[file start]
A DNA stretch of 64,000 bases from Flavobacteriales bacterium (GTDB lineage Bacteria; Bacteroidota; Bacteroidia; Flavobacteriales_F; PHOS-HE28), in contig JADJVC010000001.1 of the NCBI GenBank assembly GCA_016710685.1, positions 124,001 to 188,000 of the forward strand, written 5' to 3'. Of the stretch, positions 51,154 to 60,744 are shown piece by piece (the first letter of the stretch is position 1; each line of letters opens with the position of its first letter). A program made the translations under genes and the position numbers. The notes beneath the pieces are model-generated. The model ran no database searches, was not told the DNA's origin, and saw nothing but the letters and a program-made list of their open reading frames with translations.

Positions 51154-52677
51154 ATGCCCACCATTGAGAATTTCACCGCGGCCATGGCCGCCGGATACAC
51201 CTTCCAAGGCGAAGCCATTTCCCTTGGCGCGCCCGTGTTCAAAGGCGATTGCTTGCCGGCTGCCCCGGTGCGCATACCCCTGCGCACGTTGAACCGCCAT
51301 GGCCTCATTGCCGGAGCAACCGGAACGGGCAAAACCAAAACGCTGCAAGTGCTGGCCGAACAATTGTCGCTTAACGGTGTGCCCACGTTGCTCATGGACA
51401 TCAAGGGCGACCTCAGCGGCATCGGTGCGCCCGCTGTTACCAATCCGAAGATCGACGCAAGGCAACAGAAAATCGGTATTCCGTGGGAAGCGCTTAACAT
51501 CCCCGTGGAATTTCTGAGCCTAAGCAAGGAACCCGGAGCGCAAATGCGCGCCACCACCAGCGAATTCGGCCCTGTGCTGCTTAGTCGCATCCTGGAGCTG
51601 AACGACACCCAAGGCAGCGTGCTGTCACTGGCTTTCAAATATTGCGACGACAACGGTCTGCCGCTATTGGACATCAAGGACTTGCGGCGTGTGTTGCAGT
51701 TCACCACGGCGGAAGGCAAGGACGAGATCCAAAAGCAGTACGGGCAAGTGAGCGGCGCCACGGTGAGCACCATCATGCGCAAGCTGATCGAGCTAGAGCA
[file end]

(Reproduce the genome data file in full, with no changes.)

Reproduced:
A DNA stretch of 64,000 bases from Flavobacteriales bacterium (GTDB lineage Bacteria; Bacteroidota; Bacteroidia; Flavobacteriales_F; PHOS-HE28), in contig JADJVC010000001.1 of the NCBI GenBank assembly GCA_016710685.1, positions 124,001 to 188,000 of the forward strand, written 5' to 3'. Of the stretch, positions 51,154 to 60,744 are shown piece by piece (the first letter of the stretch is position 1; each line of letters opens with the position of its first letter). A program made the translations under genes and the position numbers. The notes beneath the pieces are model-generated. The model ran no database searches, was not told the DNA's origin, and saw nothing but the letters and a program-made list of their open reading frames with translations.

Positions 51154-52677
51154 ATGCCCACCATTGAGAATTTCACCGCGGCCATGGCCGCCGGATACAC
51201 CTTCCAAGGCGAAGCCATTTCCCTTGGCGCGCCCGTGTTCAAAGGCGATTGCTTGCCGGCTGCCCCGGTGCGCATACCCCTGCGCACGTTGAACCGCCAT
51301 GGCCTCATTGCCGGAGCAACCGGAACGGGCAAAACCAAAACGCTGCAAGTGCTGGCCGAACAATTGTCGCTTAACGGTGTGCCCACGTTGCTCATGGACA
51401 TCAAGGGCGACCTCAGCGGCATCGGTGCGCCCGCTGTTACCAATCCGAAGATCGACGCAAGGCAACAGAAAATCGGTATTCCGTGGGAAGCGCTTAACAT
51501 CCCCGTGGAATTTCTGAGCCTAAGCAAGGAACCCGGAGCGCAAATGCGCGCCACCACCAGCGAATTCGGCCCTGTGCTGCTTAGTCGCATCCTGGAGCTG
51601 AACGACACCCAAGGCAGCGTGCTGTCACTGGCTTTCAAATATTGCGACGACAACGGTCTGCCGCTATTGGACATCAAGGACTTGCGGCGTGTGTTGCAGT
51701 TCACCACGGCGGAAGGCAAGGACGAGATCCAAAAGCAGTACGGGCAAGTGAGCGGCGCCACGGTGAGCACCATCATGCGCAAGCTGATCGAGCTAGAGCA